Located on the section of the border that runs vertically between the United States and Canada, Houlton is in Maine’s Aroostook County and is set among some of the state and country’s most rural, scenic, and rugged landscapes.
With a population of just over 6,000, it’s known as the end of the line for Interstate 95, which runs nonstop along the eastern seaboard from southern Florida to Houlton.
It’s also known for its variety of annual fairs and festivals that draw people from all over the region, and its border location makes day-trips into Canada easy as well.
Below are 14 things to do in and around Houlton.
1. Maine Visitor Information Center
For such a rural area, many visitors find there are quite a lot of things to see and do; one of the best places to learn about many of them is at the Maine Visitor Information Center in Houlton.
Located just off Interstate 95 Exit 302 on Ludlow Road, it’s full of maps, brochures, and travel magazines that are full of ideas and coupons for activities, dining, and lodging.
During the warm summer months, the area around Houlton comes alive with more activities than most visitors expect; many of them have been going on for years and are family friendly.
2. Houlton Agricultural Fair
Much more than just another farm fair, the Houlton Agricultural Fair takes place over four days in early June and includes a variety of activities that aren’t often found in other agricultural fairs.
ATV races and a demolition derby are big hits with visitors of all ages, and there are plenty of carnival-style games and rides that are both inexpensive and fun.
Like most fairs, the Houlton Agricultural Fair is known for its tasty food. Single and multi-day passes are available.
Non-farmers and out of state visitors will probably find the agricultural part of the fair particularly interesting as well.
3. Houlton Fair BBQ and Music Fest
If homemade BBQ, live music, and perfect summer weather don’t interest you, then by all means, do not attend the Houlton Fair BBQ and Music Fest.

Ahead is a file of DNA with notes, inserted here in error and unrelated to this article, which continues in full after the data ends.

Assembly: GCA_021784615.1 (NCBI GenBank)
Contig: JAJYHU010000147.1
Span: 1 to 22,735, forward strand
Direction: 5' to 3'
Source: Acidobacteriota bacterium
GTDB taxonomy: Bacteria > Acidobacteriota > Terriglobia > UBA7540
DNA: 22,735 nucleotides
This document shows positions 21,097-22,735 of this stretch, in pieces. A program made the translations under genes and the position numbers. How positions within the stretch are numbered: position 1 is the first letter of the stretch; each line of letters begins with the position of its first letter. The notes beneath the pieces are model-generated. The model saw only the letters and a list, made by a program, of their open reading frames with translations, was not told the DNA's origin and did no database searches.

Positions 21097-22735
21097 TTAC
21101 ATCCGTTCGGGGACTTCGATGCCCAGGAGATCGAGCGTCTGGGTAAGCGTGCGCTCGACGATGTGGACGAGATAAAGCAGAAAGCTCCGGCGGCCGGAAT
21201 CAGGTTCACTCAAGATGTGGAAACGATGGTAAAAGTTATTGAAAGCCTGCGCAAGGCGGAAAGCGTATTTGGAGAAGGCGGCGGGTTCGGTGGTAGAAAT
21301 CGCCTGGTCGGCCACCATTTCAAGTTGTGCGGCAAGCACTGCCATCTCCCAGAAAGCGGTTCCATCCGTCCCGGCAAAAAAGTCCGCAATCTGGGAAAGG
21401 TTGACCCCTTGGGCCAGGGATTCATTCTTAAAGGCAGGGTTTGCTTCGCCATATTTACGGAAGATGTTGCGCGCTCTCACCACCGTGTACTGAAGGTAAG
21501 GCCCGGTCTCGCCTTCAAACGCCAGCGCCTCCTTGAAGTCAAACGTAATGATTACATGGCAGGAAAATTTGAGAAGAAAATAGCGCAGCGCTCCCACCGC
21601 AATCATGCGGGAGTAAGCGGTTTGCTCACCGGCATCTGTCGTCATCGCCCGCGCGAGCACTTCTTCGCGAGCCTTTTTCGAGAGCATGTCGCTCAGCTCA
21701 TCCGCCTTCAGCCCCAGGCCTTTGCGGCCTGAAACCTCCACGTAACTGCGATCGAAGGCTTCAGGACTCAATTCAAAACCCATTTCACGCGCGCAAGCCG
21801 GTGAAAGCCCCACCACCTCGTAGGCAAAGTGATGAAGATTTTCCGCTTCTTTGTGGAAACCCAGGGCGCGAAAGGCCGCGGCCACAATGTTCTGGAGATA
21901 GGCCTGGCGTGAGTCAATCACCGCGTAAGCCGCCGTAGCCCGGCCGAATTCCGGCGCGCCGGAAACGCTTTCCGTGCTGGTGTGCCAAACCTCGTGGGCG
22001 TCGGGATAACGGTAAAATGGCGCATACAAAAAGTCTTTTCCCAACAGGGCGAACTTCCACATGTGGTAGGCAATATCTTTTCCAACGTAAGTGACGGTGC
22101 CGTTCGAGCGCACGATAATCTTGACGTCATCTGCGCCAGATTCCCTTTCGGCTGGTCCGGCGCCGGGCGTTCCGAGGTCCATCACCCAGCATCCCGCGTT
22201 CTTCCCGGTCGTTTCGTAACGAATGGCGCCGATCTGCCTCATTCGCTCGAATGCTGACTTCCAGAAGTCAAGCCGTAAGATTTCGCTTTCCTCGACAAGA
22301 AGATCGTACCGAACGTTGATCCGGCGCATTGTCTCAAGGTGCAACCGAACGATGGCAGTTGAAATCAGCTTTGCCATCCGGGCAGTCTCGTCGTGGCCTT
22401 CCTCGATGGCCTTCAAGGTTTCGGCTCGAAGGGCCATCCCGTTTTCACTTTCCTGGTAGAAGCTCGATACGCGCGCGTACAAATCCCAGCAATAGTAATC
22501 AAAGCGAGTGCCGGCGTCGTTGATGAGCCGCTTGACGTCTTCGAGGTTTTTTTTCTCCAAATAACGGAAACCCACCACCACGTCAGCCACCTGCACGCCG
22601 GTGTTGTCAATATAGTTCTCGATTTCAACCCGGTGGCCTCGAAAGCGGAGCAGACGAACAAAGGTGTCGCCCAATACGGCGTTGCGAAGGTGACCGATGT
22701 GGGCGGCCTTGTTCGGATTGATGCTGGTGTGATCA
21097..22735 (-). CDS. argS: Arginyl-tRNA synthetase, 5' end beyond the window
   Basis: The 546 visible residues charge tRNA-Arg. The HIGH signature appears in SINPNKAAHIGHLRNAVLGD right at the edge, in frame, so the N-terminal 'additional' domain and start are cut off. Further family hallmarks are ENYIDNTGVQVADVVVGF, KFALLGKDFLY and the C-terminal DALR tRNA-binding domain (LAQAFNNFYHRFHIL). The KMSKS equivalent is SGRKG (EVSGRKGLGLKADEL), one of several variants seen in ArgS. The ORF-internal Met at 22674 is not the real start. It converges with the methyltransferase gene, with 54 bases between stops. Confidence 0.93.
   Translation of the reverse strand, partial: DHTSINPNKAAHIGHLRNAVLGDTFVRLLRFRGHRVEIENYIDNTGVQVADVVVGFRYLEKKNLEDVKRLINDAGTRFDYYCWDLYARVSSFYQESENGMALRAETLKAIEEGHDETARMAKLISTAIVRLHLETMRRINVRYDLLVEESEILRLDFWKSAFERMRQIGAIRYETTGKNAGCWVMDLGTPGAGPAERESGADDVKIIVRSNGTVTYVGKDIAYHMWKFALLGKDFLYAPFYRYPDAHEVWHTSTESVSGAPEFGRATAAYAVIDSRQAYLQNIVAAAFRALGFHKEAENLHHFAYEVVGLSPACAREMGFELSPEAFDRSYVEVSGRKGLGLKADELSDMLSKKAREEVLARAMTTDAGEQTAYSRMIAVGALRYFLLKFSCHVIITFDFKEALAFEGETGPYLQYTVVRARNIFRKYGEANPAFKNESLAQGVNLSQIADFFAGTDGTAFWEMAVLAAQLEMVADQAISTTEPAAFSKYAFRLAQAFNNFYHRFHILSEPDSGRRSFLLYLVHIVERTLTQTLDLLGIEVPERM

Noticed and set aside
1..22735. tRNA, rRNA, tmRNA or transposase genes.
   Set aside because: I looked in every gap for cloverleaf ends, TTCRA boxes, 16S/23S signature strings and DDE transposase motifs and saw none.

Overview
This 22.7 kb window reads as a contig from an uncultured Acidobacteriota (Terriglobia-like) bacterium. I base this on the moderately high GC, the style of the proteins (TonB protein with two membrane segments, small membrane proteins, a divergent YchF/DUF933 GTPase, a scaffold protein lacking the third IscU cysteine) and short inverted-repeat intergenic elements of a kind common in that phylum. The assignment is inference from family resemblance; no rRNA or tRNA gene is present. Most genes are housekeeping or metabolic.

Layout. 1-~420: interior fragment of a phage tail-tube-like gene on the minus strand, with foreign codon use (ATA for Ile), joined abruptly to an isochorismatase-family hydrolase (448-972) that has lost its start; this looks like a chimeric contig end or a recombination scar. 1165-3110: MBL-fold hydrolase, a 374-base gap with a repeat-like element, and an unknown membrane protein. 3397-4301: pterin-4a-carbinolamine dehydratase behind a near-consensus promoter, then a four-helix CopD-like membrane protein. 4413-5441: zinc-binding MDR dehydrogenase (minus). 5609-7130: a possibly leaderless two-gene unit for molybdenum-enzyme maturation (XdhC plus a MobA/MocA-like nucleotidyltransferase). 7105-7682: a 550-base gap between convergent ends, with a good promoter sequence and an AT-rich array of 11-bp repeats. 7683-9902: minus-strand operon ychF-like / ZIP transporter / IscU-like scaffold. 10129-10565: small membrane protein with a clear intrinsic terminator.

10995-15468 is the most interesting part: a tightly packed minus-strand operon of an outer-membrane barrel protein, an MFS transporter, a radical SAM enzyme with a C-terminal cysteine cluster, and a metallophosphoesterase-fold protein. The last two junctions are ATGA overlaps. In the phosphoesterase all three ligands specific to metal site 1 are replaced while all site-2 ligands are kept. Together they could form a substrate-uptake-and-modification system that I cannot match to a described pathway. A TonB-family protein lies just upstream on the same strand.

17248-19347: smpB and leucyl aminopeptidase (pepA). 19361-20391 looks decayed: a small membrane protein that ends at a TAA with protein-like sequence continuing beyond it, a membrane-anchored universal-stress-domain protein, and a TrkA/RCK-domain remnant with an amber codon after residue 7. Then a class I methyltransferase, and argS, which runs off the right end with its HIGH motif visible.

Taking place over two days at the end of June, the popular festival includes six live bands and a number of BBQ vendors from all over New England.
Single-day and weekend passes are available, and there’s a beer garden that’s known for offering some of the state’s tastiest microbrews.
If you plan on staying in town during June and July, consider booking your accommodations well in advance as they often fill up quickly.
4. World’s Largest Scale Model of the Solar System
Built on the staggering scale of 1 to 93 million, the world’s largest model of the solar system runs through the small town of Houlton and begins with the sun at the University of Maine’s campus at Presque Isle.
Many of the planets radiating out from that center can be visited from Route 1.
It’s an interesting activity idea, especially for those with kids interested in stars, planets, and the cosmos. There’ll be lots of exciting things to see and do along the way.
The model stretches over 40 miles and through some of the region’s most quaint towns and beautiful scenery.
5. Southern Bangor and Aroostook Trail
At nearly 40 miles long, the Southern Bangor and Aroostook Trail follows an old railway line and is open to bikers, runners, walkers, and hikers.
It winds its way through some of the region’s most beautiful areas, and since it follows a rail line, it’s relatively flat and appropriate for those of most ages and levels of fitness.
Most of the multi-use trail lies between Houlton and Phair Junction and connects Monticello, Bridgewater, and Presque Isle.
Open year-round, it’s not uncommon to see a variety of animals, especially during the low light morning and evening hours when they’re most active.
6. Black Fly Brewfest
The New England States are home to an incredible number of microbreweries that have exploded onto the ever-popular beer scene in the last few years. If you’d like to have access to many of them in one convenient location, you’ll want to check out the Black Fly Brewfest.
Put on by Houlton’s Chamber of Commerce, it is the perfect way to spend a few spring days sampling some of the tastiest beer around.
Many of the fest’s beer vendors are from Maine, and there is a huge variety to choose from, so there will be something that agrees with everybody’s taste buds.
The fest takes place on Randall Avenue in Houlton.
7. The Temple
Located in Houlton’s historic downtown district, the Temple Cinema was built just about 100 years ago, and though it’s been updated and renovated since then, it still retains much of its original quaintness and charm.